Posts Tagged ‘surveillance’

What if we needed the seams? Thoughts on the portentous Facebook-NSA nexus…

June 20, 2013

It’s not my nature to be paranoid or apocalyptic, but I’m starting to feel an alarming tug in both directions. Consider for a moment, as this NYT article on the Facebook-NSA nexus does, the current array of public and private incentives to monitor and mine our activities. Then combine those incentives with the ever-improving technology allowing both public and private actors to give freer rein to their darkest impulses whilst spurring each other on to greater heights in pursuit of their converging goals.

On the “public” side—if such a reassuring adjective still applies—the government collects and stores our data the better to police and discipline us. If need be, we’ve been told it can even go “back in time” in search of deviant behaviour. Initially, the policing is carried out by algorithms but gradually—”it is not easy to become sane,” as O’Brien tells Winston Smith at the end of 1984—through a combination of fear and the desire to conform, we learn to do this work ourselves before the algorithms even need to flag us. Data mining, as someone has remarked, is not about finding a needle in a haystack, it’s about incrementally moving the haystack.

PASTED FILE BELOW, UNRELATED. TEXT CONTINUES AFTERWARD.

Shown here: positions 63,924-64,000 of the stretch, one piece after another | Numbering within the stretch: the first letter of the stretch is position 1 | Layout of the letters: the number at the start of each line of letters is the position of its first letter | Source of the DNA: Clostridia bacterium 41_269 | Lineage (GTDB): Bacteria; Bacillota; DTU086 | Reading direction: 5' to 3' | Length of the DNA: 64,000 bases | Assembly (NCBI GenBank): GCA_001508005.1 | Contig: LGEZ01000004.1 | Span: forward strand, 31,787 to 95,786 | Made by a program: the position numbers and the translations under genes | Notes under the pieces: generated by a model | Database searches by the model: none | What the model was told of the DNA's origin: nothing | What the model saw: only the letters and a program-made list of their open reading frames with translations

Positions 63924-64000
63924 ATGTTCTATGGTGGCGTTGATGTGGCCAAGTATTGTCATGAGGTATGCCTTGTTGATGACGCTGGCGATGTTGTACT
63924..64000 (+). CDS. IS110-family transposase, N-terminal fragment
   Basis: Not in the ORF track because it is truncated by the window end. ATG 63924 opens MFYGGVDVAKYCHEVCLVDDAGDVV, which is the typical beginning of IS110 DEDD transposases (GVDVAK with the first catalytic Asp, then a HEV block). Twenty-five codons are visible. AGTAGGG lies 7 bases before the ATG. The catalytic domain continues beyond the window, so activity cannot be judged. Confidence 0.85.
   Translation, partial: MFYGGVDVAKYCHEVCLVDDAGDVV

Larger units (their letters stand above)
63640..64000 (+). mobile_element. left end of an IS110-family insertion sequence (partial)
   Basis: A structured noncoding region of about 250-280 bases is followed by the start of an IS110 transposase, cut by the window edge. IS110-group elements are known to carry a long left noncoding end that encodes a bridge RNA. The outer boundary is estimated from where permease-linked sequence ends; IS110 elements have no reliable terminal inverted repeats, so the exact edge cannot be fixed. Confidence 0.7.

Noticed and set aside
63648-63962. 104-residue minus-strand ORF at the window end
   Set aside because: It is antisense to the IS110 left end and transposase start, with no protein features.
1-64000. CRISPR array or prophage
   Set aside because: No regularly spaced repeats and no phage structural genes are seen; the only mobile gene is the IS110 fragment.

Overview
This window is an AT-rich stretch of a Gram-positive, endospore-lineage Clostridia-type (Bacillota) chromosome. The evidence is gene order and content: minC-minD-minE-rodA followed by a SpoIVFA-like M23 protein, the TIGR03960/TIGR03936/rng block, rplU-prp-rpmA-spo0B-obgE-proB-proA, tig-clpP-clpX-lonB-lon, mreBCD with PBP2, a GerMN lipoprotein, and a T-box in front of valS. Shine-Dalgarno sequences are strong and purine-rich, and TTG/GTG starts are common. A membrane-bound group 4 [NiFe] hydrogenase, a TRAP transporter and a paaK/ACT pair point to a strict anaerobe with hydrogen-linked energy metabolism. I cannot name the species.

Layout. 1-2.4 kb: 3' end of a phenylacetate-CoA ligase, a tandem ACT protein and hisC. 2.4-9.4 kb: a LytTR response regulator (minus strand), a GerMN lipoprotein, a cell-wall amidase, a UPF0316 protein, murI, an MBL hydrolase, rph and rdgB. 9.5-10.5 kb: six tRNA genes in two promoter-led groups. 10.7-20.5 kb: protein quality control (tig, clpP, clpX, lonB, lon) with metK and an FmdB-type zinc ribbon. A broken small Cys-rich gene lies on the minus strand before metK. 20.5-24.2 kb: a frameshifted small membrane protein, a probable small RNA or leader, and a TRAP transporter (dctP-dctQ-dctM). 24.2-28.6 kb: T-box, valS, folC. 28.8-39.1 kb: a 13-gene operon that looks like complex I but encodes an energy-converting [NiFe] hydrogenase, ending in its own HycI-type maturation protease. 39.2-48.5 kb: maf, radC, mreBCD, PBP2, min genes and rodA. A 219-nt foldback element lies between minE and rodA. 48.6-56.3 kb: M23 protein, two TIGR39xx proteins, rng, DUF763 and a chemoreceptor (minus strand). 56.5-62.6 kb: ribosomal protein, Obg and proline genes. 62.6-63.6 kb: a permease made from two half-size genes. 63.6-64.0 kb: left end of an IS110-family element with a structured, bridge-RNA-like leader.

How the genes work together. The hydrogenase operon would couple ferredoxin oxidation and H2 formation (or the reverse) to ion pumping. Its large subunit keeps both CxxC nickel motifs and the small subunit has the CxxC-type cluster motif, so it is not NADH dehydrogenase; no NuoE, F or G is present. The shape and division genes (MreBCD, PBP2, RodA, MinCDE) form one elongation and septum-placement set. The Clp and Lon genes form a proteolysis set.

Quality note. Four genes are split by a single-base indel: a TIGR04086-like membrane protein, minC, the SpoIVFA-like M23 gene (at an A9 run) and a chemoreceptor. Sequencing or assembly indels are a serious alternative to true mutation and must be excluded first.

On the private side, the incentives are obvious: harvest and process our data in the name of monetizing our activities; in a twist on the just-in-time production model, provide us with products before we’ve even become aware we want them.

In both domains—of citizen or consumer—the functioning is seamless: we become equally scrutable, equally benign. But what if we needed the seams? I’m imagining a world like WALL-E where the only things left roaming the earth aren’t genial robots, but algorithms trolling for data, programming Pandora™ stations with no one left to hear the music…